There are more than a handful of reasons why firms choose to outsource custom software development to offshore development companies. Skilled talent, higher flexibility and considerably lower rates are among those reasons. However, traditional pricing models offered by remote development firms have not always fit the bill when it comes to mitigating business risks. Neither have they sufficiently distributed responsibility between client and vendor. Despite a seeming abundance of cost models, decision makers are still left pondering which option is best, all the while overlooking a simple model that could just work.
Naturally, no such thing as a silver bullet exists when it comes to risk management in outsourced software development. Each price model is fraught with its own perils if goals and requirements are not correctly aligned. But clearly, some models of cooperation win over others. Fixed price gives a clear estimate of the budget required for a short-term one-off project, while Time and Material helps address evolving requirements and gives greater control over the end result. A Dedicated Team will do well in narrowly addressing the needs of a large and lengthy project, while an Augmented Team will offer additional competence and boost overall efficiency. There is one model that often takes many names that gets overlooked and under-estimated. We at Smart IT refer to it as Cost and Equity.
Understanding Cost plus Equity
Cost plus Equity is often referred to as Profit and Risk, also sometimes known as Shared Risk-Reward. This model assumes that if the customer makes a profit, the vendor makes a profit as well. The same works in reverse, ergo, both parties are equally motivated and engaged in driving positive results. Of course, the vendor still gets paid to provide part of the services (this is where the Cost part of Cost plus Equity, still plays a role). Contrasted with other pricing models, however, this option significantly raises accountability and distributes risk between both parties.
The immediate concern is that the client automatically acquires an unwanted stakeholder, a third wheel of sorts. The concern is not unjustified if the project is already overseen by several other stakeholders in the form of investors. Yet, there is a different way of thinking about the vendor’s role ‒ that of an interested party. By having a stake in the business, the vendor is directly involved in not only making all the moving pieces work together, but also in squeezing the most value out of them. In practice, this manifests itself in the form of maximum optimization, ongoing consultancy, guarantied expert talent and increased productivity. Moreover, if the job can be done better in double the time, the client ultimately saves a chunk of their outsourcing budget.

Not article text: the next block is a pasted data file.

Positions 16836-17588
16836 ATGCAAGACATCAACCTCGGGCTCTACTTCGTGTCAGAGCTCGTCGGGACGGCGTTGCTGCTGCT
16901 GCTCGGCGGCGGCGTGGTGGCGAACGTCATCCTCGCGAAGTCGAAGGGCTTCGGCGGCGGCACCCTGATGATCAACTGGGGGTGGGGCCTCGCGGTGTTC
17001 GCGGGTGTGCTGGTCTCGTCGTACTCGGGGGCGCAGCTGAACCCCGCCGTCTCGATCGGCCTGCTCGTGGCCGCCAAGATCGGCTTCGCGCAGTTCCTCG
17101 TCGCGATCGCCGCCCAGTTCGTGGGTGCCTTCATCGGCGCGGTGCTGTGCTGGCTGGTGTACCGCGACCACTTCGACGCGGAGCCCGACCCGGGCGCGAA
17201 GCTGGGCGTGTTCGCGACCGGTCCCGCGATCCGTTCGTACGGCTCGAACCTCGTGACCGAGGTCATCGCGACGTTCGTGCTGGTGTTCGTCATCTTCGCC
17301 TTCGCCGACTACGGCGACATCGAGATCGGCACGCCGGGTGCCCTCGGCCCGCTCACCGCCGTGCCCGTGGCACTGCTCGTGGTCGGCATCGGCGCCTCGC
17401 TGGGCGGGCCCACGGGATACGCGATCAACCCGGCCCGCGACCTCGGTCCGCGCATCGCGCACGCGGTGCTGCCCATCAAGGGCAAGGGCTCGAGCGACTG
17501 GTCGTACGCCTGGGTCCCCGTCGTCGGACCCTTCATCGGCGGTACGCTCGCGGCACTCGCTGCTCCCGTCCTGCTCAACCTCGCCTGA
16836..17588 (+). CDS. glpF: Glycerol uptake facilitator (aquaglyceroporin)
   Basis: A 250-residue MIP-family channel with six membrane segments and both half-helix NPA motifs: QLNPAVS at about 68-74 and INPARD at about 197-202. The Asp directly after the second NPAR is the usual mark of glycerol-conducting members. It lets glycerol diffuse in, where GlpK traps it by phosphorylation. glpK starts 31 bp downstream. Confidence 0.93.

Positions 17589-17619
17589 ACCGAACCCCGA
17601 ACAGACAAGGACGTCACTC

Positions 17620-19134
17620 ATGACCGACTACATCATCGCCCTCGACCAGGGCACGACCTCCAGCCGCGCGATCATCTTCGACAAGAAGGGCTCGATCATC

The term shared services refers to a centre of expertise (COE) that a company can leverage for internal means. Similarly to a shared service, an outsourcing customer can rely on a vendor to fully service not only the project, but also offer an outside perspective on other aspects of the business. In brief, Cost plus Equity produces an integral unit that can be directed at closing more than just one need.
Risks and perils
More often than not information technology outsourcing companies (ITOs) are notorious for more than just minor offences such as overdue deadlines or production delays. Malpractice is not an uncommon phenomenon, with some companies ready to cross the line to increase their paycheck. Сompanies have been known to relay the work they were outsourced to freelancers ‒ outsourcing squared, so to say. Other instances have seen companies disappear into thin air after taking a generous down payment. Apart from directly affecting the quality of the output, such cutting of corners unfortunately puts a few cracks in the foundation of the outsourcing industry as a whole.
Negligence and “shortcuts” only reiterate why clients lack trust in vendors. Software development companies simply do not share their the same level of responsibility or devotion towards the project or product unless it is their own. This lack of empathy strains relations, exposes the business to unprecedented pitfalls and incurs both loss of time and funds.
Prospecting clients can take the fight into their own hands. Numerous trusted websites populate the webscape, linking trustworthy companies to capable vendors. Reviews by trusted websites consolidate the firms that rock and sink those that do not. Networking and word of mouth are still valid ways of discovering reliable partnerships. And yet, choosing a vendor should not have to be a fight in the first place.
Time to take responsibility
Development companies can go a long way by offering a transparent approach to pricing, but a shared risk model can still make companies reflexively scoff and scowl at the prospects of having to shoulder someone else’s risk. Though a company that does not pass the litmus paper for trust might not be the best match after all. The consideration of, in a way, going Dutch can, after all, turn the tide from finding a good partner to finding the right partner.
Smart IT believes that accountability and enthusiasm should not stifle quality. A project not worth taking, be it for its short-term value or requirement of a different skill set, will more likely be turned down or, better yet, referred to a trusted partner. At the same time, a long-term commitment will always be warmly received and given the attention it requires. To make it stick, Smart IT may even offer to go the Cost plus Equity route, unlike some.
By investing personally and dividing responsibility with a client the vendor can divide risk, maximize profits and acquire a serious helping hand in all things IT and business for many years ahead. The next time it comes to choosing an ITO partner, give the Cost plus Equity approach a try, you can even borrow the name, we won’t mind.